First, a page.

Chapters 46-50 Summary and Analysis
Osmond is concerned about Warburton’s true intentions toward his daughter. The Englishman has yet to write the letter he mentioned to Isabel, and now Osmond is worrying that Warburton will never keep his promise. Osmond bitterly accuses his wife of interfering in the matter, a charge she quickly denies. As they are discussing the matter, Warburton suddenly arrives, finding Osmond and Isabel in the midst of their heated discussion. Warburton tells them he has come to say farewell; he must return to England to attend to an important government matter. It quickly becomes apparent that Warburton has no intention of proposing to Pansy. He does invite the Osmonds to England, however, telling them he thinks Pansy would be a great success there.
After Warburton departs, Osmond says he thinks Isabel has been conspiring against him in order to humiliate him. He believes she is responsible for Warburton’s sudden departure. But Isabel defends herself, claiming that Pansy and Warburton never loved each other. Privately, Isabel is happy about this turn of events, but she is saddened to see how different and “strange” Osmond has become.
After Warburton has left for England, Henrietta and Caspar arrive in Rome. Henrietta immediately sees that Isabel is unhappy. Isabel finally admits to her friend that, yes, she is indeed quite “wretched.” Henrietta wonders why she doesn’t just leave her husband, a notion Isabel refuses to consider. Isabel is also concerned about meeting Caspar again; she is afraid he is still in love with her and unhappy, but when she sees him, he appears to be in good spirits and even gets along with Osmond. Meanwhile, Henrietta begins visiting Ralph, who is now seriously ill and may be dying, and the two become fast friends.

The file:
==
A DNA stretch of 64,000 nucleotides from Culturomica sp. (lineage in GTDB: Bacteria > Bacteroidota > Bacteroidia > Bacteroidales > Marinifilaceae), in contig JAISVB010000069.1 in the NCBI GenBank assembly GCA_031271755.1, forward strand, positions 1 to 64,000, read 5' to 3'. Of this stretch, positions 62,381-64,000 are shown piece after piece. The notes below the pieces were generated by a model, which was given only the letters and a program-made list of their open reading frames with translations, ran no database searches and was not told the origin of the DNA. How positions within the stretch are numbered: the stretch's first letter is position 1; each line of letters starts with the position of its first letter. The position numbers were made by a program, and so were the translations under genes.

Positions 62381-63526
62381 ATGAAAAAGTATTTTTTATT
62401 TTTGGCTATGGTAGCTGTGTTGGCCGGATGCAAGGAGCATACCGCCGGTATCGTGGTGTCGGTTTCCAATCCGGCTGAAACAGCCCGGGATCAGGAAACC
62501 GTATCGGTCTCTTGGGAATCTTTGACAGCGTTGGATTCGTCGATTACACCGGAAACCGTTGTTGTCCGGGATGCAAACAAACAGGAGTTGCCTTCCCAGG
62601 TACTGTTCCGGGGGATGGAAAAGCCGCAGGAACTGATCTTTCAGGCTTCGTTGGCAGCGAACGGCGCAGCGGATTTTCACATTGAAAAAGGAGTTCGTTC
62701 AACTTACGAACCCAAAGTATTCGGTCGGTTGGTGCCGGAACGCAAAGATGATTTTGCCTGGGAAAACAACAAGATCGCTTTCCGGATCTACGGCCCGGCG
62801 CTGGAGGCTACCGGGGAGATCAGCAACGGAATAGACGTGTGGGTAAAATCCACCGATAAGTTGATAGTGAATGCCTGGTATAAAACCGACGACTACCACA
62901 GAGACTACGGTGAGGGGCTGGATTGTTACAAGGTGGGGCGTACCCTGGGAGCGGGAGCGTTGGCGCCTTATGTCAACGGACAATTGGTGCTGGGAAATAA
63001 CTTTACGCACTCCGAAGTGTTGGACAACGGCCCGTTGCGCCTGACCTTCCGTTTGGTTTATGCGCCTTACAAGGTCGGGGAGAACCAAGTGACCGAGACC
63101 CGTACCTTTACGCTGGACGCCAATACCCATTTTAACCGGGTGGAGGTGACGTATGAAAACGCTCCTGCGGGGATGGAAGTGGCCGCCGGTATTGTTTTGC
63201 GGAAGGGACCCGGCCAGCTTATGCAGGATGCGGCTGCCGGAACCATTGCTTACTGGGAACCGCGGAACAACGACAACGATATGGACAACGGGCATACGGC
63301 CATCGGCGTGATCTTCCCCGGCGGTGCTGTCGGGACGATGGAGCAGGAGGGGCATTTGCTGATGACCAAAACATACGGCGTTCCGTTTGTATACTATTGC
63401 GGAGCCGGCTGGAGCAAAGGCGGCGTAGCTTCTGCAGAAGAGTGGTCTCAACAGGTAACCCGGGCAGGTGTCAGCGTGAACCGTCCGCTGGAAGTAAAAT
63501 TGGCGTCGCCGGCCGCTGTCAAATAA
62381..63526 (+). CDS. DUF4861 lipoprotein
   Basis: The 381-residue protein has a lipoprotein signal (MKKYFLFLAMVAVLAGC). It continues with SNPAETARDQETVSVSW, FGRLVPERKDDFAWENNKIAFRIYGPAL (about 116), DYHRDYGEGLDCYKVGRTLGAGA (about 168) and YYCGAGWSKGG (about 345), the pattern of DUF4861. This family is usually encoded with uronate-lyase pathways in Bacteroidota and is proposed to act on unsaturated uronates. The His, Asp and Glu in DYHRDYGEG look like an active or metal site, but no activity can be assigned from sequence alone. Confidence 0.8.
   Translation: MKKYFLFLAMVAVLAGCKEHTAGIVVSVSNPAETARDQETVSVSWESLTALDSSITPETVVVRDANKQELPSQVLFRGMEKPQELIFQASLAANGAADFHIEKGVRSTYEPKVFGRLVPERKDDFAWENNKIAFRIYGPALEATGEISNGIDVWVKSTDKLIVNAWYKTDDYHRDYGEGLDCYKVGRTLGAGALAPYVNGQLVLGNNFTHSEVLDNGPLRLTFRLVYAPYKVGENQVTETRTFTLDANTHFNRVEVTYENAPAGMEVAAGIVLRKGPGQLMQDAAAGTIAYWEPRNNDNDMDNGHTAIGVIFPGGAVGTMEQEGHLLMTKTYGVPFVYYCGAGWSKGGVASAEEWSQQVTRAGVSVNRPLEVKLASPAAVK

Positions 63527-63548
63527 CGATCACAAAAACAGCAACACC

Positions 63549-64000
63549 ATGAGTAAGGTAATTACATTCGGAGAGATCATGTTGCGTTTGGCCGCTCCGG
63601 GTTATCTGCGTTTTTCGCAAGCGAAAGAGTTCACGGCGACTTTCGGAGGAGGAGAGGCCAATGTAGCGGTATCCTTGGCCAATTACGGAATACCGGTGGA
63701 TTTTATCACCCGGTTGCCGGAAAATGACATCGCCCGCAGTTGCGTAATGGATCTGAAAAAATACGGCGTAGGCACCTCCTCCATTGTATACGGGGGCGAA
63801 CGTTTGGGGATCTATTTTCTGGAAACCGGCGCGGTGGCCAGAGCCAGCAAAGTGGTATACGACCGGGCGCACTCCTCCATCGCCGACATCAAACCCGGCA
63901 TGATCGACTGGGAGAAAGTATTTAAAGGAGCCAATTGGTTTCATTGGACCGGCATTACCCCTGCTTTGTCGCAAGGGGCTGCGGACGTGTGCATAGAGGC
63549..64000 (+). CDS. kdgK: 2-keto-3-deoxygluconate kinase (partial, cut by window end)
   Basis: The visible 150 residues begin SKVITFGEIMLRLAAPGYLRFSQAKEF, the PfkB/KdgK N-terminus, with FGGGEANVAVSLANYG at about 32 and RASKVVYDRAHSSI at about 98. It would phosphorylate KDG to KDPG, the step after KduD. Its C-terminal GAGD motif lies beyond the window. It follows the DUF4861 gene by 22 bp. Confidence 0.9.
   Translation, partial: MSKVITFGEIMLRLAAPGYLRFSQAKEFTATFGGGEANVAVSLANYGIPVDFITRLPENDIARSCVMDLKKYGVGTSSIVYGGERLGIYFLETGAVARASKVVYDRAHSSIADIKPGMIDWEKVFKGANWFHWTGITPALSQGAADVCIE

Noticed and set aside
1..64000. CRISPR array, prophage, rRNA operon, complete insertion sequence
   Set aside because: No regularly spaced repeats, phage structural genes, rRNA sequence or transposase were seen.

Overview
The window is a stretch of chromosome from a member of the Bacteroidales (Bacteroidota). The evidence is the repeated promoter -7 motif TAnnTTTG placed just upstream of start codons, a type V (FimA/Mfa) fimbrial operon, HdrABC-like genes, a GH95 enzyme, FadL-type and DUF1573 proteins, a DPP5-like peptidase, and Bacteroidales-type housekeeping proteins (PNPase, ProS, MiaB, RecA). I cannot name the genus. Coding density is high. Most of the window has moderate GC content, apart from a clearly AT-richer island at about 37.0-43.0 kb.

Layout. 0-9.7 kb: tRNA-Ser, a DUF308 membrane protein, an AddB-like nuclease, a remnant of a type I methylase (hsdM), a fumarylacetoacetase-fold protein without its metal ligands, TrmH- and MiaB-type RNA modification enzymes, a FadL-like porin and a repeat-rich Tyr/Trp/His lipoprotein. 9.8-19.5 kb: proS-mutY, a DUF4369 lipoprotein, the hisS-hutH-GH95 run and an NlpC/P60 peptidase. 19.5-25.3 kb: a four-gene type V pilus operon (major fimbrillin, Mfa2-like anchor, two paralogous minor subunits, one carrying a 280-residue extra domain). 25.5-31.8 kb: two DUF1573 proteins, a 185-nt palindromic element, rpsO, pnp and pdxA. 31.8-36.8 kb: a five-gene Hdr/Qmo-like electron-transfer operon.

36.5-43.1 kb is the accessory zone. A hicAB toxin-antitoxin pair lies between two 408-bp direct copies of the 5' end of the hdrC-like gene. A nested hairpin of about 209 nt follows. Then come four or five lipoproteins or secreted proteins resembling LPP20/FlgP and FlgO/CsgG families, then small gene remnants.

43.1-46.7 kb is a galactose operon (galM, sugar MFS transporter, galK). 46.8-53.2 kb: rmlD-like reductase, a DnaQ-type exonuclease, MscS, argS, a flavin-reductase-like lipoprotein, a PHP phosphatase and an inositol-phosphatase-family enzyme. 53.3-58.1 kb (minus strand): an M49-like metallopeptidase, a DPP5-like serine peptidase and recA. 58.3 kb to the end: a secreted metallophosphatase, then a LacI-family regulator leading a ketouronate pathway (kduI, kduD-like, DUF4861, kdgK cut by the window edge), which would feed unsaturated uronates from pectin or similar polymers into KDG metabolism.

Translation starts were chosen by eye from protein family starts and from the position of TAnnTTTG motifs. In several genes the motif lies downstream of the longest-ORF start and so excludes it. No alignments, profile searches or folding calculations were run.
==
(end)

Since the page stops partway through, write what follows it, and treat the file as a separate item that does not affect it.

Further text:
Madame Merle, Countess Gemini, and Ned Rosier all arrive back in Rome at the same time. Madame Merle is immediately concerned about Lord Warburton and Pansy and wonders why the Englishman has left Rome.
In February, Ralph decides to return to England. Henrietta insists that Ralph “must have a woman’s care” on his journey and announces she will go with him. Caspar has promised Isabel that he will also accompany Ralph back to Gardencourt. Isabel is anxious for everyone to leave; she worries that all her friends are observing her and her unhappy marriage. Isabel tells Ralph she may return to visit him in England, even though Osmond would disapprove.
Caspar visits the Osmonds at one of their regular Thursday night gatherings. He has a pleasant chat with Osmond, telling him he is going back to England with Ralph because he has “nothing else to do.” Osmond advises him to marry; if he did, he would find that his time is always occupied. He says he and Isabel have delightful, stimulating conversations and, since getting married, Osmond claims he has never been bored. Caspar, however, doesn’t believe Osmond, and when he gets a chance, he speaks to Isabel alone. He says he will go with Ralph to England only because Isabel has asked him to do so. Caspar tells Isabel that he realizes he still loves her, now more than ever. He also knows how unhappy she is in her marriage. But Isabel does not encourage him, and she asks him not to speak of the subject again or he will only spoil his visit.
When Madame Merle learns that Pansy and Warburton are not getting married, she tells Isabel that she is very disappointed. She also reveals that she has been discussing the issue with Osmond, privately. Isabel is crushed when she hears this; she is very hurt that Osmond and Madame Merle would conspire behind her back. Madame Merle asks her if Lord Warburton chose not to marry Pansy to please himself, or to please Isabel. Isabel refuses to answer, angrily asking Madame Merle, “What have you to do with me?” When Madame Merle replies, “Everything,” Isabel realizes with horror that her aunt had been right all along: Madame Merle had manipulated her into marrying Gilbert Osmond.
Later, Madame Merle...
(The entire section is 1,426 words.)